As far as the town’s industries, trade and property were concerned, the Common Hall leased out monopolies, privileges and tenancies, usually to its own members. There were monopolies for salt-making, blubber-rendering, tithe collections, pier charges and brick-making, to name but a few. All trades were controlled by a restricted number of guild members who in Scarborough were the bakers, butchers, coal porters, masons, blacksmiths, carpenters, glovers, weavers, tailors, skinners and cordwainers (shoemakers).

Maritime commerce was conducted by the Society of Owners, Masters and Mariners, set up in 1602 by 35 founding fathers who were nearly all Common Hall members. Every owner whose ship had made a successful voyage paid a contribution to the Society’s funds, which increased in value as Scarborough’s carrying trade grew. On occasions, the chamberlains actually borrowed money from the Society.

The Corporation possessed an enormous portfolio of valuable properties which were tenanted on seven-year leases usually by those in the three Twelves. Besides the extensive pastures of Weaponness and Ramsdale, there were the town’s three water, one horse and one wind mill; the Wheatcroft farm of 50 acres; the Mere and its adjacent closes in Burtondale; and dozens of grazing and plough lands such as the Garlands, St Catherine’s Closes; Swan Hill; Bull Lane (Aberdeen Walk); the Elriggs (Prince of Wales Terrace); Northstead Lane; New Dyke Bank (North Street carpark); Colescliff (Alexandra Gardens); and many, many more.

The Corporation was responsible for the town’s grammar or high school, then sited in the Charnel Chapel opposite St Mary’s. Its headmaster was appointed and paid by the Common Hall with the approval of the archbishop of York.

The Common Hall also appointed St Mary’s churchwardens and the overseers of the poor whose duties included putting orphan children into apprenticeships, doling out charities to paupers and supervising the poorhouse and its inmates.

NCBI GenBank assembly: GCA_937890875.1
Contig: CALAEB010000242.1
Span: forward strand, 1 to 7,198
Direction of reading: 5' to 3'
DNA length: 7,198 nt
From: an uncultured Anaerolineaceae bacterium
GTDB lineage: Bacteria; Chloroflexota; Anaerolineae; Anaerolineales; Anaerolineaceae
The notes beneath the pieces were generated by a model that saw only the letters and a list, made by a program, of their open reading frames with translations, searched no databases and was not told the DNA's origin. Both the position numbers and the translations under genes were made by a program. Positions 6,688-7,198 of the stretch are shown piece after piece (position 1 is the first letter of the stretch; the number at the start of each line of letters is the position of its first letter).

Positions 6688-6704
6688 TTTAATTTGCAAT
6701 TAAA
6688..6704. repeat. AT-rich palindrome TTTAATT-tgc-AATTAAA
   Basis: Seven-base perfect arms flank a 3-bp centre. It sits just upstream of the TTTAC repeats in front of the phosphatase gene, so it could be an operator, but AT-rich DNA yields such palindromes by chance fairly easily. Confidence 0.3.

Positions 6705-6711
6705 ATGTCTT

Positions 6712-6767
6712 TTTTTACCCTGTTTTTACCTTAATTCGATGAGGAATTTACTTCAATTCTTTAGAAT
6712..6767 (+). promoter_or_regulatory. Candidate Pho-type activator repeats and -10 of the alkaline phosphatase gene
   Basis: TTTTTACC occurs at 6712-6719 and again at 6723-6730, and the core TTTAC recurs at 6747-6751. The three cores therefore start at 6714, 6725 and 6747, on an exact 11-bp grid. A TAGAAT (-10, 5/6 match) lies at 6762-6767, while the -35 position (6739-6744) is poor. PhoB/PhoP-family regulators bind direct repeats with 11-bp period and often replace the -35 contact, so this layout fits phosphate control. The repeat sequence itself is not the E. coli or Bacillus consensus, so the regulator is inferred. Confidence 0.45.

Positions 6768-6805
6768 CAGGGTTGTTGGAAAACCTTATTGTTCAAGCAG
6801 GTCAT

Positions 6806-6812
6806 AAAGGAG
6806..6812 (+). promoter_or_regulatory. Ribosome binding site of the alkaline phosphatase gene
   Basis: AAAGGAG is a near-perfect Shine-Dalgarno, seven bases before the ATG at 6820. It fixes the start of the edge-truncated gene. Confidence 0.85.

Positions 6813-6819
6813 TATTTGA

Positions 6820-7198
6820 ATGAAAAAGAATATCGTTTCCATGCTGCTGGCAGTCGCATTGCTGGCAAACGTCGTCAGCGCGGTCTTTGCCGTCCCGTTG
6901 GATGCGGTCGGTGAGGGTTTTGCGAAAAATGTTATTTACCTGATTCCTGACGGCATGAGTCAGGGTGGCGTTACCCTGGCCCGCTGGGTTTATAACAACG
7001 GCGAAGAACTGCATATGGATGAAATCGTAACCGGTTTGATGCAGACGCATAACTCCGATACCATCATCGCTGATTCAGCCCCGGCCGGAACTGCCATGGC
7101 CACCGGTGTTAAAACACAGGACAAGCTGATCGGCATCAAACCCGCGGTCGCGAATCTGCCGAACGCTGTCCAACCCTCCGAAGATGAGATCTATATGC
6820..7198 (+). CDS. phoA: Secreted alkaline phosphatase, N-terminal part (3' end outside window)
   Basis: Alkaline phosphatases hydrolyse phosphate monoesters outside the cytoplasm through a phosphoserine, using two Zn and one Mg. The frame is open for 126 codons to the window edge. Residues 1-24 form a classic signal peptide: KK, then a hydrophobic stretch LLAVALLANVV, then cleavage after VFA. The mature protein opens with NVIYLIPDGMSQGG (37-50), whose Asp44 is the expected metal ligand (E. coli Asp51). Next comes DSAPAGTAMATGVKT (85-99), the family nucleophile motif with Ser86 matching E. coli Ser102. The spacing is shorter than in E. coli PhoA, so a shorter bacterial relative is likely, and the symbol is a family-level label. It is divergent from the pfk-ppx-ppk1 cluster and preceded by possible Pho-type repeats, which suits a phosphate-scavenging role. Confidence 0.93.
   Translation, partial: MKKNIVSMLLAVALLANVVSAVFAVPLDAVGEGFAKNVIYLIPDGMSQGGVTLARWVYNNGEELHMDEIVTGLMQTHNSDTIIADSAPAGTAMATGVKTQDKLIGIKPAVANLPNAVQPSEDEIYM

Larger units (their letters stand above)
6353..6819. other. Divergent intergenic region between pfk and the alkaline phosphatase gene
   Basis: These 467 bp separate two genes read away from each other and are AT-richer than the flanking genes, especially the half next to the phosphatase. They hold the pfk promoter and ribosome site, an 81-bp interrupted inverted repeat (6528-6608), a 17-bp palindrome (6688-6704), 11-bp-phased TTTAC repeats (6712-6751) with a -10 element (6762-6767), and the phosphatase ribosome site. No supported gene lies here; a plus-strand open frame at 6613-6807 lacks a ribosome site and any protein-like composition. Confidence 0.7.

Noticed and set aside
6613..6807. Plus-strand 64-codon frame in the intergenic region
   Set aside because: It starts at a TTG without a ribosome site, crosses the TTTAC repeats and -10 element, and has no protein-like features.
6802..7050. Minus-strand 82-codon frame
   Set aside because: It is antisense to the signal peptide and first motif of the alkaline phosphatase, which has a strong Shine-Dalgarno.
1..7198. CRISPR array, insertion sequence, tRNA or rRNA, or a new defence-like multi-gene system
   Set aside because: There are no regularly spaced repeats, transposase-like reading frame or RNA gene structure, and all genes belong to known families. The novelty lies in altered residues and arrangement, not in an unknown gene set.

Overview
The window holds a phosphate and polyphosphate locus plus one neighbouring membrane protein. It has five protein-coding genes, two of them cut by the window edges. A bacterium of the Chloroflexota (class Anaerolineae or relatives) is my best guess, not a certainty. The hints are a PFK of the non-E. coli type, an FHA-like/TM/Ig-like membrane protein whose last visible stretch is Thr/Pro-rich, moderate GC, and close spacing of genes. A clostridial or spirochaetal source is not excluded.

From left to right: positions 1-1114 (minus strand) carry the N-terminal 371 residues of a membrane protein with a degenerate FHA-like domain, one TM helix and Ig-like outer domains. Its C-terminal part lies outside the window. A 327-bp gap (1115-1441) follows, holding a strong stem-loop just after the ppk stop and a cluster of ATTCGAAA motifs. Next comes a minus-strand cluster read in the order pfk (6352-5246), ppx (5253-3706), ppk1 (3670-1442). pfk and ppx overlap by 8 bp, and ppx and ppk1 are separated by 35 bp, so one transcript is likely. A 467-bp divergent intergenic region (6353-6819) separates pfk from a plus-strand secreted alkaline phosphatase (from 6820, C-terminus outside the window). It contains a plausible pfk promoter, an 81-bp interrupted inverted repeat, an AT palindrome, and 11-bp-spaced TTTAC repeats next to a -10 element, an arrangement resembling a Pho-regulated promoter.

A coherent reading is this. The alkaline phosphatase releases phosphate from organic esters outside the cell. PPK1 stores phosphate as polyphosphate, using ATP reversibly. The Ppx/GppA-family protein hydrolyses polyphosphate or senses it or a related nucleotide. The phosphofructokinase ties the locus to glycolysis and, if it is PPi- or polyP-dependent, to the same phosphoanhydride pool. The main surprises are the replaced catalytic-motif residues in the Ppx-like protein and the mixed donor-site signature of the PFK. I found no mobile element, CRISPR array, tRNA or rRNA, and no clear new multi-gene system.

The town’s public water supply was also in the care of the bailiffs. It was taken from Falsgrave’s natural hillside springs and through underground lead pipes passed down to three conduits or open troughs. Contracts were made with local plumbers who guaranteed to maintain the supply, winter and summer. Anyone who interfered with the flow or polluted the water was severely punished. Through the courts, the bailiffs were also required to keep streets, markets and sewers clean and free of obstruction, to prevent encroachment on public paths and highways, and to protect the fish and flesh shambles from misuse or damage.

In times of plague, the bailiffs imposed curfews, quarantined infected houses, built pesthouses and fed their occupants. No one was allowed to enter or leave the borough without their permission or to take “strangers” into their homes.

At the quarter sessions, breaches of the Sabbath were heard and punished. It was forbidden to sell ale or drink it, play indoor or outdoor games, even walk on the sands during Sunday services. Persistent offenders were heavily fined or even excommunicated from the established church.

Finally, the bailiffs were the moral guardians of the local community. They punished swearing, blasphemy, incest and fornication. Fathers of bastard children were required to maintain them and their mothers until they were old enough to be apprenticed. Their mothers were stripped naked to the waist and flogged through the streets of the town until their bodies were bloody.